Notifications

'It's embarrassing for everybody': Saskatoon woman decries lack of feminine hygiene products at YVR

A woman from Saskatoon transiting through Vancouver International Airport says she was forced to buy pads at nearly three times their usual price because bathrooms were not equipped with boxes that dispense them.

Airport staff offered passenger a pair of disposable underwear meant for adults with incontinence

Kitzul said she purchased a packet of sanitary pads for nearly $15 after finding several bathrooms in the Vancouver International Airport without dispensers. (Kyla Kitzul)

A Saskatoon woman transiting through Vancouver International Airport says she was forced to buy pads at nearly three times their usual price because bathrooms were not equipped with feminine hygiene product dispensers.

Kyla Kitzul, 27, was passing through YVR on her way from Vietnam to Saskatoon on Tuesday night.

She said she headed to a bathroom as soon as she disembarked from her plane in search of a sanitary pad or tampon. But the first bathroom she tried did not have a sanitary napkin dispenser at all.

"That's the one that sucked the most for me. I get off the plane and I have to go talk to someone? It's embarrassing for everybody," she said, after emailing CBC News with her complaint.

In a second bathroom near the customs area, Kitzul said she was able to purchase a pad from a machine for one dollar.

A third bathroom she visited in the domestic terminal after going through security also did not have a machine.

A note that Kitzul left in the washroom, along with the rest of the pads she purchased. (Kyla Kitzul)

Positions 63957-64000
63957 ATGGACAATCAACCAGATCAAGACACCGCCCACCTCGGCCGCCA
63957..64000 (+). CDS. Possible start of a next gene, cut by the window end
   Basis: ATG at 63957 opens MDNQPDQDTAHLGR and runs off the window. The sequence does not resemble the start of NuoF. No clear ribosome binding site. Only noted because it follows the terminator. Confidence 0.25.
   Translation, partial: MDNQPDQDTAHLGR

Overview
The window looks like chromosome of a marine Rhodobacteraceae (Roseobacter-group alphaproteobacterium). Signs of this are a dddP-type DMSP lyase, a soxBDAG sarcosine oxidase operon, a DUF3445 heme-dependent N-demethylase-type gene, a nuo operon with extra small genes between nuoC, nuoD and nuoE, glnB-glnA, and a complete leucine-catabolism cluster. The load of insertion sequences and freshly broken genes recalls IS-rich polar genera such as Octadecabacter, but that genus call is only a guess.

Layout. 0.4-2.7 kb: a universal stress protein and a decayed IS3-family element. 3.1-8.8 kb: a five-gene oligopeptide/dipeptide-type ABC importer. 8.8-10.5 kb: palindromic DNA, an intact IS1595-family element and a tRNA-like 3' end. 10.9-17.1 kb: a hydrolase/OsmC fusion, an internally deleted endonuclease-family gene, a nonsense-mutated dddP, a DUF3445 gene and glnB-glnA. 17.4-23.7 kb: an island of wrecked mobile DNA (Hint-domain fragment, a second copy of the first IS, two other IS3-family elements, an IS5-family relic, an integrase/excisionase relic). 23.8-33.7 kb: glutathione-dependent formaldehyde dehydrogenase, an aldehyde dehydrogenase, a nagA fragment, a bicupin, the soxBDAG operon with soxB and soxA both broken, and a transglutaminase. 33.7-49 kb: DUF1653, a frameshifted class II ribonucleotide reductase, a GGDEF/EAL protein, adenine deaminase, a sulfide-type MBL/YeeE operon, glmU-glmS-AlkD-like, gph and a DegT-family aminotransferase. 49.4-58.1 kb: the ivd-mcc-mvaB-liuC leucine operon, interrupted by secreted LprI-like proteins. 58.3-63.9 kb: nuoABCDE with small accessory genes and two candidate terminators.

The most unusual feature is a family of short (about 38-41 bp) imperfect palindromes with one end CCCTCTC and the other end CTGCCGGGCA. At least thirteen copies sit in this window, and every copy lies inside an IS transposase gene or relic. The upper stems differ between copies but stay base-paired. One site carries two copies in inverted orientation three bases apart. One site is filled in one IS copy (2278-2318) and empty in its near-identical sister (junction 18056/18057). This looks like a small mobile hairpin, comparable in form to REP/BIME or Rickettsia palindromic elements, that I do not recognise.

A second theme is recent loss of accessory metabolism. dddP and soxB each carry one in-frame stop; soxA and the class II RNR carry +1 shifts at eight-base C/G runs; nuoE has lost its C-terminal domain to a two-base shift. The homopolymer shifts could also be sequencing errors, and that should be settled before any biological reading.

Was offered disposable underwear

Kitzul then headed to a customer information desk, where she said a well-meaning employee offered her a Depends — a brand of absorbent, disposable underwear meant for people with incontinence.

"I think they were confused by the situation," she said.

Another employee saw what she had been offered, and intervened apologetically.

"We kind of laughed about it. She looked at me and she said, 'That won't work right.' "

Kitzul then went to a store and bought a pack of pads that cost nearly $15. She grabbed a few for herself, then left the rest in the bathroom along with a note.

"The YVR airport doesn't care about women. There are no tampon/pad machines in this area. Please take one if you need one," it reads.

Kitzul said she was inspired to leave the rest of the package she purchased behind after hearing a similar story out of Calgary International Airport in December.

After a woman was forced to buy a $15 dollar box of tampons — sold elsewhere for just $3 — she left the box in the bathroom with a note. The photo was posted online and soon went viral.

Kitzul, 27, said airport staff were helpful, but unprepared to deal with her situation. (Kyla Kitzul)

YVR: 'We found gaps'

In a statement, YVR said that "the safety, security and comfort of our passengers is our top priority and it's at the heart of everything we do."   

It said the airport underwent a terminal-wide audit about the availability of feminine hygiene products in December.

"We found gaps in vending machines and feminine hygiene product availability within some women's washrooms and we are working with our partners to address those gaps and ensure feminine hygiene products [are] readily available, and at a fair price, in every women's washroom," the statement read in part. 

The statement also said that YVR has eight vendors where pads or tampons can be bought for prices between $2.99 and $7.99, which they say is in line with street pricing.

Kitzul said those cheaper options were not available in the stores she visited in the domestic terminal.

According to a photo of the receipt sent to CBC News, Kitzul paid $14.55 after tax for a pack. The same product is advertised for $4.99 before tax at London Drugs.

"Why should I have to pay so much money for something that so much of our population has to use so much of the time?" she said.

"I don't think they considered the sanitary issue. I was really worried about bleeding."

Kitzul said that when she landed in Saskatoon, she found that the bathrooms were stocked with tampons and pads.

"I'm checking every airport now," she said.